The Freefall of Jesus

By Vicki Johnson

“One more step, Michael. When you’re ready, let go. I’m here. I’ll catch you.”

My husband, David, who was speaking at a summer camp, got our 6 year old to help him in a visual aid during his message. The plan was for Michael to climb up a 6’ ladder, one rung at a time, and freefall backward into his daddy’s arms. As Michael advanced to the next height, he could hear his dad’s voice behind him encouraging him to “let go” and trust. For a short time, Michael couldn’t see or hear David, but he knew what the plan was. Don’t goof off, get silly, or switch things up and there would be a happy ending. Michael was obedient and held true to the plan. His confidence in David’s trustworthiness was a wonderful example.

It’s been a long time since I thought of this story.

Three things stand out to me:

  1. Michael and David knew the plan from the beginning.
  2. Michael took the steps needed to fulfill the plan.
  3. Michael finished the plan, relinquishing all control for the final outcome to David.

When the world began, a Father and a Son knew a plan. The Son took the steps needed to fulfill the plan. The Son finished the plan, relinquishing all control for the final outcome to His Father. Jesus Christ, fully divine and fully human, came into this sin-sick world and lived a life of perfect trust in His Heavenly Father. There was never a time when Jesus would be out of fellowship with his Dad, except for the cross. On the cross, Jesus would need to experience that devastating sin-separation from the Father. There was no other way for the plan to be completed.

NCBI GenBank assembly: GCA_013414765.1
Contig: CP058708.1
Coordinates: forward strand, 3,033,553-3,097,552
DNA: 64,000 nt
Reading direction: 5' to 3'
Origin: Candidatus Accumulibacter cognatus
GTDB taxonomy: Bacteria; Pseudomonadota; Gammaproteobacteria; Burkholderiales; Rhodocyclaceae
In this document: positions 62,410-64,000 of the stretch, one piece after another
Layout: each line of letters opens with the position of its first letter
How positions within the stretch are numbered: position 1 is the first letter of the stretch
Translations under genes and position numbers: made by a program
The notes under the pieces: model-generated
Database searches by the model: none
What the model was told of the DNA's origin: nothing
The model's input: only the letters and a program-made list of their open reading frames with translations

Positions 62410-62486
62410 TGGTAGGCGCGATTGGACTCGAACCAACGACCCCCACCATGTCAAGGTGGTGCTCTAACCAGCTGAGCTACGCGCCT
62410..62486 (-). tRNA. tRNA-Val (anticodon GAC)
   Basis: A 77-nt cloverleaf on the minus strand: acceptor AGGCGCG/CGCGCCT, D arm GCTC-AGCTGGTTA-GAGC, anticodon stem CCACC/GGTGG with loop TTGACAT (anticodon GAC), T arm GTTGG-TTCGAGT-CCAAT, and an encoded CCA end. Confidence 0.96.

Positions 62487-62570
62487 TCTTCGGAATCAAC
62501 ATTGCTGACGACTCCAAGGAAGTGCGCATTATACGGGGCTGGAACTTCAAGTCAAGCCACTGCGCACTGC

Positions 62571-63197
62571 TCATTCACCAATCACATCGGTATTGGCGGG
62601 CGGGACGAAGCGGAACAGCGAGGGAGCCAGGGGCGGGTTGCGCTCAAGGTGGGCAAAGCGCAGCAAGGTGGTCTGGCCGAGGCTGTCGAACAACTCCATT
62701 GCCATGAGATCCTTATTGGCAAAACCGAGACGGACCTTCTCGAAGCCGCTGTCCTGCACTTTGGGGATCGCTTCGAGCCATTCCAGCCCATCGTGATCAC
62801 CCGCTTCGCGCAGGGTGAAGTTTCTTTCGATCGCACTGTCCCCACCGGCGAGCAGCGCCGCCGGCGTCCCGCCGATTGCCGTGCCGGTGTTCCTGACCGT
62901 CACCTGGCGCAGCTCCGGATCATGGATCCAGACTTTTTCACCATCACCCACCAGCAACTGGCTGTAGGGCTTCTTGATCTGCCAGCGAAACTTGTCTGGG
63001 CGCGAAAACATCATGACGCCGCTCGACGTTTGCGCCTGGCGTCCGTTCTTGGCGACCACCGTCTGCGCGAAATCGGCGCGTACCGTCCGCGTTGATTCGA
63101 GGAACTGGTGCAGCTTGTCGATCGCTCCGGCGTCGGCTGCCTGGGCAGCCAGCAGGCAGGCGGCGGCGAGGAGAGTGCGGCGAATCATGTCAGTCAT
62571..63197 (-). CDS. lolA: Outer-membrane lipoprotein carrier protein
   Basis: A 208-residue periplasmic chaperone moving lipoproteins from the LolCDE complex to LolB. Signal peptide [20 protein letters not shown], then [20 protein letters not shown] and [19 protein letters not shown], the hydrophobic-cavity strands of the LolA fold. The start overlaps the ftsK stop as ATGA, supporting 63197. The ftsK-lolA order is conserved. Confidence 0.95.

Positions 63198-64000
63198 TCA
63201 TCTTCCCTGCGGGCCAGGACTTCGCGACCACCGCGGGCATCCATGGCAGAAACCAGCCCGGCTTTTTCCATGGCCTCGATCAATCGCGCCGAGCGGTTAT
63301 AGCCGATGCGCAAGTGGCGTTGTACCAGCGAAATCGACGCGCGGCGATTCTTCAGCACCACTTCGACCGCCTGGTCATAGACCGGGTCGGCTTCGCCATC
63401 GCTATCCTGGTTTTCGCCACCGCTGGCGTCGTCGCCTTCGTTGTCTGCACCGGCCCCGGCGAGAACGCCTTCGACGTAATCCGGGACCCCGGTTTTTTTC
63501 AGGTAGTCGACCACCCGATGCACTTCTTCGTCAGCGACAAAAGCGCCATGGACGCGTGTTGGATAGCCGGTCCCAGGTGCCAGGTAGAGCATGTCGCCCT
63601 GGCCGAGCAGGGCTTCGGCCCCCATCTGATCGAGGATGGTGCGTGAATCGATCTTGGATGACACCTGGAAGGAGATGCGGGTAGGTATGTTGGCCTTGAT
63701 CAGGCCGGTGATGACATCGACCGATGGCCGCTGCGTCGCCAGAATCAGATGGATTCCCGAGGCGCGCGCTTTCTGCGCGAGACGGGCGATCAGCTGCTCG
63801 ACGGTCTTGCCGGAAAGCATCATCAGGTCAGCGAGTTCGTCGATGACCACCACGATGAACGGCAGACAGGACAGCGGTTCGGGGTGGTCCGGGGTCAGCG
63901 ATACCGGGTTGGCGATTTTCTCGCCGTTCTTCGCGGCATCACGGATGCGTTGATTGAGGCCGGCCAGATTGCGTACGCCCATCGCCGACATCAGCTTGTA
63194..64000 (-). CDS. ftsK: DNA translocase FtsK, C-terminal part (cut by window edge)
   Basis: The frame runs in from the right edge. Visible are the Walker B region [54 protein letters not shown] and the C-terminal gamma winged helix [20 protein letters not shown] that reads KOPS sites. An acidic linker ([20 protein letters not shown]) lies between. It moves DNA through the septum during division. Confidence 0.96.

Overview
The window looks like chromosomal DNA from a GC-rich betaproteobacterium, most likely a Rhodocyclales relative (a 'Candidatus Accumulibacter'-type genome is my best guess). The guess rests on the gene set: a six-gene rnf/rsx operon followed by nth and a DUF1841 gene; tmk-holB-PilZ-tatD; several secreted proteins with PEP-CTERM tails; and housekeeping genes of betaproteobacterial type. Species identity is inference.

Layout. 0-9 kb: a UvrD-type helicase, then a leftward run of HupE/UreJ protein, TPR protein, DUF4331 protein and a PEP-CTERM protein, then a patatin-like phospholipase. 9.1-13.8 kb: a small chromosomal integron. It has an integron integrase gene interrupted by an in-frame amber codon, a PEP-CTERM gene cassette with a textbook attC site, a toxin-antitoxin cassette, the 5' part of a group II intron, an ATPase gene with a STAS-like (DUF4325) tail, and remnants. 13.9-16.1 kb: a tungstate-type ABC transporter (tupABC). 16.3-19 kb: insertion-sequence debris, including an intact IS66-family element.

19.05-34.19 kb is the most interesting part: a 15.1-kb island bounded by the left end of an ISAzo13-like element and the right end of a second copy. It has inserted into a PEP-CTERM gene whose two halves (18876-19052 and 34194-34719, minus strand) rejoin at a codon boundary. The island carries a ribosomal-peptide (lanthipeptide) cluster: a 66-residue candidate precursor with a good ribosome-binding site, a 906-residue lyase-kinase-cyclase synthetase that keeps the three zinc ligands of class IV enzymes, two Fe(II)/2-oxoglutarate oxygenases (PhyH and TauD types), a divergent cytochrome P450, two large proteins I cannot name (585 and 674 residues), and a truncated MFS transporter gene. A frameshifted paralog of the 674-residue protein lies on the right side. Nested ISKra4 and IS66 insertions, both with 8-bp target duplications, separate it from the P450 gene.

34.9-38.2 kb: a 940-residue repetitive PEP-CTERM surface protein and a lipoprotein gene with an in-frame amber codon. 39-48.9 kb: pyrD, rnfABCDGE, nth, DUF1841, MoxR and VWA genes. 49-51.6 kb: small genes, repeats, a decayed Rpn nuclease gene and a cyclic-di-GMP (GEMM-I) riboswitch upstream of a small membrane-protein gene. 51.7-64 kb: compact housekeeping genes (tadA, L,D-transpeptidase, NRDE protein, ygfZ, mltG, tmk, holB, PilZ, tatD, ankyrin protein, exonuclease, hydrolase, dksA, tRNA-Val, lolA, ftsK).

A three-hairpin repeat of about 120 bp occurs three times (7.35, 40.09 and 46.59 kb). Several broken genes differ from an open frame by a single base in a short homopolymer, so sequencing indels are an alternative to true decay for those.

Jesus, nailed to a cross, is raised up for all to see. The sun is obscured. He cries out, “My God, My God, why have you forsaken me?” He has been abandoned; left alone. Then John writes in chapter 19 verse 28, “After this, Jesus, knowing that all things had already been accomplished, to fulfill the Scripture, *said, ‘I am thirsty.’” The price is paid. The plan is complete. His parched lips are wet with sour wine and he affirms, “It is finished!”

With one last act of trust Jesus,”… crying out with a loud voice, said, “Father, INTO YOUR HANDS I COMMIT MY SPIRIT.” Having said this, He breathed His last.” (Luke 23:46) Jesus freefell into the gracious hands of God. May I live each day in that way.

My Heavenly Father knows the plan; I can trust Him with my life.

My Savior lived a life of trust in God, the Father, to the point of death; I can also, in Jesus’ strength.

The best outcome is when I relinquish control and allow God to work in me and through me to accomplish His plan, to His praise and glory.

Three Months Ago, Round 2

Three months ago, my mom had her first total knee replacement surgery. Three months ago, my sister-in-law had emergency surgery for a burst Meckle’s Diverticulum.

Last week, my mom had her second total knee replacement surgery. Last week, I received a text from my brother that said, “Round 2”; my sister-in-law was having another CT scan for pain in the area of her previous surgery. Today she had surgery to remove a dermoid cyst on her ovary.